“Paul dressed an element of [Dublin’s] River Liffey between the Halfpenny Bridge, and O’Connell Bridge. It looked amazing,” Glancy recalled.
From that came the idea of commercialising dressing.
“Christmas was the best opportunity,” added Glancy, whose background is business studies but credits Dart as the artistic driving force.
“It’s not my business acumen – it’s his designing… it is absolutely outstanding, phenomenal”.
JGD has gone on to win some of retail’s most lucrative contracts with the likes of the Crown Estate, Shaftesbury, Bluewater, and Leeds city centre.
However, 2020 tested the company’s Christmas spirit as more than ever, its lights and design were needed for a beleaguered retail sector – and shoppers.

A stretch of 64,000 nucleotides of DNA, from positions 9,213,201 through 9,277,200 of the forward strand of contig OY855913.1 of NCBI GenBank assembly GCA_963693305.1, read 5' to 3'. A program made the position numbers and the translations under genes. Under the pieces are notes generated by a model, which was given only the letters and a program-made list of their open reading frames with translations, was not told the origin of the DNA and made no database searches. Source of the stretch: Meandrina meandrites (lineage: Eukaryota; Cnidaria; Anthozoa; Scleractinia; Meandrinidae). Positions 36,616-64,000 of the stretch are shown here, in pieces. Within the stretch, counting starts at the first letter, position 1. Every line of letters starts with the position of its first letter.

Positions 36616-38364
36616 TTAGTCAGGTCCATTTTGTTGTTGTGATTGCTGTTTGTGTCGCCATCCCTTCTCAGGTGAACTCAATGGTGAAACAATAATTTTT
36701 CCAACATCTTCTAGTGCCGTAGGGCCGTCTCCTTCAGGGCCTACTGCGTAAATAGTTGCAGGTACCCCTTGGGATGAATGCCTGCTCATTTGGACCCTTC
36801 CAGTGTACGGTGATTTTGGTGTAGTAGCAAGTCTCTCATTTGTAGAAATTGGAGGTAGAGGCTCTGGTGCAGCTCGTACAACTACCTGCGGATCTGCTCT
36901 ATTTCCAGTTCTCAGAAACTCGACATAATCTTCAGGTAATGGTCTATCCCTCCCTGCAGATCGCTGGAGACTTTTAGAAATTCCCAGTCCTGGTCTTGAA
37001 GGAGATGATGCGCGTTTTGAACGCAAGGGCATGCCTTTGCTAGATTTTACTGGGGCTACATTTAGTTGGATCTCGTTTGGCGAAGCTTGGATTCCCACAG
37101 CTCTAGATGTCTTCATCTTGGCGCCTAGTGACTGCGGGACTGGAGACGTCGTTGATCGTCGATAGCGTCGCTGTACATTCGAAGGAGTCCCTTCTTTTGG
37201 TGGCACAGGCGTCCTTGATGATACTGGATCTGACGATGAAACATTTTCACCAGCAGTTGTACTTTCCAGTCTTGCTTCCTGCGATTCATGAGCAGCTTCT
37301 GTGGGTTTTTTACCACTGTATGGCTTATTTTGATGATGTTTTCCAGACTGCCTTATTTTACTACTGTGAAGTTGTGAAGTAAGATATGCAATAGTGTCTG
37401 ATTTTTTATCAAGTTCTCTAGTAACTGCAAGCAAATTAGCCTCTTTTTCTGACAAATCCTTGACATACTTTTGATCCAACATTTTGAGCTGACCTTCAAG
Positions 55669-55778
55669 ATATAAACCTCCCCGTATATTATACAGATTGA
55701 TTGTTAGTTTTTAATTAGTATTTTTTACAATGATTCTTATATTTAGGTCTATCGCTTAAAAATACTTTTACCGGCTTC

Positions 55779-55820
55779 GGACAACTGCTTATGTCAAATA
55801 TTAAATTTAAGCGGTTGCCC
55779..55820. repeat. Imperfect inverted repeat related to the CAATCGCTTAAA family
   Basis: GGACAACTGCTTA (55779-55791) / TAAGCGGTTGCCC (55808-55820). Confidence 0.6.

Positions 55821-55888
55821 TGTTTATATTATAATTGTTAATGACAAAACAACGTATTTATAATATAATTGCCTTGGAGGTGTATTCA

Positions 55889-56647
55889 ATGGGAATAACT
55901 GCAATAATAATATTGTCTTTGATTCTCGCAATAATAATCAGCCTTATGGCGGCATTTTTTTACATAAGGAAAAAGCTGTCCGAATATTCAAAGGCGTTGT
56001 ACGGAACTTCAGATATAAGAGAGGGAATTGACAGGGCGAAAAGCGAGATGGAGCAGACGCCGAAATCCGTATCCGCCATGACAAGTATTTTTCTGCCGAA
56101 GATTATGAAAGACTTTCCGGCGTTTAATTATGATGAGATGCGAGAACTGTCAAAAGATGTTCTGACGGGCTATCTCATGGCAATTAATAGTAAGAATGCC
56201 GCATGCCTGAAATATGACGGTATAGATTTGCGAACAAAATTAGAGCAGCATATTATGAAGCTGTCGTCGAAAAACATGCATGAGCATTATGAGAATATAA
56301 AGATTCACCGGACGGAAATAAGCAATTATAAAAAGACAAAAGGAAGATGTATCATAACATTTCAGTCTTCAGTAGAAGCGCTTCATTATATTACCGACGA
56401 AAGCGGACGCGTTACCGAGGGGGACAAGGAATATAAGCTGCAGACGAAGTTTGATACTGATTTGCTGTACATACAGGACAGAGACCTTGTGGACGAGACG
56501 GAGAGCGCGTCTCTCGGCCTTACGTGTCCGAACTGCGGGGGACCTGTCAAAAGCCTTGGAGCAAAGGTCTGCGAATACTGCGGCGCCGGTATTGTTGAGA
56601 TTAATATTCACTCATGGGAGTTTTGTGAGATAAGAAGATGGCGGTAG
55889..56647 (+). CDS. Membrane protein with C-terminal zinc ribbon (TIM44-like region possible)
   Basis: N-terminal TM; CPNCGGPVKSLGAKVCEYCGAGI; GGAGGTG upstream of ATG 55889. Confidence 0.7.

Figures for this year from the Centre for Retail Research in its 2007-2020 Review show 52 retailers failed in the 12 months to November 30 – the highest since 2012 – with 4726 stores and almost 100,000 employees affected. It is grim times: 2020’s retail Winter of Discontent.
“While the beginning of the year was negotiation-led [about budgets], as the year progressed it became more apparent that Christmas was going to be a big one this year,” Glancy said.
“Even though there was the possibility of budget cuts, ninety-five percent of the people we worked with held their nerve and have gone for it.”
Working online, Glancy said: “We produced designs for new clients like Leeds city centre, worked with current clients, and in all cases managed to design, fabricate and install the designs which I think are definitely as good as I hoped, even if we had been in ‘normal times.
“Design-wise, I have been really happy with it [all].”
From all JGD’s clients, Glancy said Shaftesbury was the most aware and sensitive about Covid-19, and its impact on the retail sector and the public. Shaftesbury design the concepts for their individual villages Christmas lights with JGD producing them.